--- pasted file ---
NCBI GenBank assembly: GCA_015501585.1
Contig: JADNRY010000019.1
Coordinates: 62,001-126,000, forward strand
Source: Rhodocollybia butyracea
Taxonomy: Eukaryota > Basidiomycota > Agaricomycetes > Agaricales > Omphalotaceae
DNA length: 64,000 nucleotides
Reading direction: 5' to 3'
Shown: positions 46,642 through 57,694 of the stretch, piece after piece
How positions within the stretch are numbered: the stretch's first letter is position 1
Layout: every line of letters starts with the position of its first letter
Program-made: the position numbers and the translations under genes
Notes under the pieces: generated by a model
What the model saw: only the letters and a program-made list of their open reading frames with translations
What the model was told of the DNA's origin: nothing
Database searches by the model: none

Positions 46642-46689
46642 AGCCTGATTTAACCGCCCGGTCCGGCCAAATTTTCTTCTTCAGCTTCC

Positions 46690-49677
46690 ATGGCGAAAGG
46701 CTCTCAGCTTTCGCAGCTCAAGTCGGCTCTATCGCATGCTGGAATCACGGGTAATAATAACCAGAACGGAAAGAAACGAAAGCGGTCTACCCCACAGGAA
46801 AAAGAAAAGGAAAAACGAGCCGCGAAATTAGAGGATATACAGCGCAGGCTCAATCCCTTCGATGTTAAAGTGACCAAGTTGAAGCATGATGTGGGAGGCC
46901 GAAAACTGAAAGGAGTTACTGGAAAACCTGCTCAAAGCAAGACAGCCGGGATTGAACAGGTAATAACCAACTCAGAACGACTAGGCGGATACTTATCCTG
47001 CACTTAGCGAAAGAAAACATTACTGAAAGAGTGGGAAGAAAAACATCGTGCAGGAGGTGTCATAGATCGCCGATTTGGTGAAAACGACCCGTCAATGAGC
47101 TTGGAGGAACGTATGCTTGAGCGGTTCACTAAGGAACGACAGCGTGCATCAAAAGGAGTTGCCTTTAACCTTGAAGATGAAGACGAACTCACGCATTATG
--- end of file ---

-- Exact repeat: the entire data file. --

NCBI GenBank assembly: GCA_015501585.1
Contig: JADNRY010000019.1
Coordinates: 62,001-126,000, forward strand
Source: Rhodocollybia butyracea
Taxonomy: Eukaryota > Basidiomycota > Agaricomycetes > Agaricales > Omphalotaceae
DNA length: 64,000 nucleotides
Reading direction: 5' to 3'
Shown: positions 46,642 through 57,694 of the stretch, piece after piece
How positions within the stretch are numbered: the stretch's first letter is position 1
Layout: every line of letters starts with the position of its first letter
Program-made: the position numbers and the translations under genes
Notes under the pieces: generated by a model
What the model saw: only the letters and a program-made list of their open reading frames with translations
What the model was told of the DNA's origin: nothing
Database searches by the model: none

Positions 46642-46689
46642 AGCCTGATTTAACCGCCCGGTCCGGCCAAATTTTCTTCTTCAGCTTCC

Positions 46690-49677
46690 ATGGCGAAAGG
46701 CTCTCAGCTTTCGCAGCTCAAGTCGGCTCTATCGCATGCTGGAATCACGGGTAATAATAACCAGAACGGAAAGAAACGAAAGCGGTCTACCCCACAGGAA
46801 AAAGAAAAGGAAAAACGAGCCGCGAAATTAGAGGATATACAGCGCAGGCTCAATCCCTTCGATGTTAAAGTGACCAAGTTGAAGCATGATGTGGGAGGCC
46901 GAAAACTGAAAGGAGTTACTGGAAAACCTGCTCAAAGCAAGACAGCCGGGATTGAACAGGTAATAACCAACTCAGAACGACTAGGCGGATACTTATCCTG
47001 CACTTAGCGAAAGAAAACATTACTGAAAGAGTGGGAAGAAAAACATCGTGCAGGAGGTGTCATAGATCGCCGATTTGGTGAAAACGACCCGTCAATGAGC
47101 TTGGAGGAACGTATGCTTGAGCGGTTCACTAAGGAACGACAGCGTGCATCAAAAGGAGTTGCCTTTAACCTTGAAGATGAAGACGAACTCACGCATTATG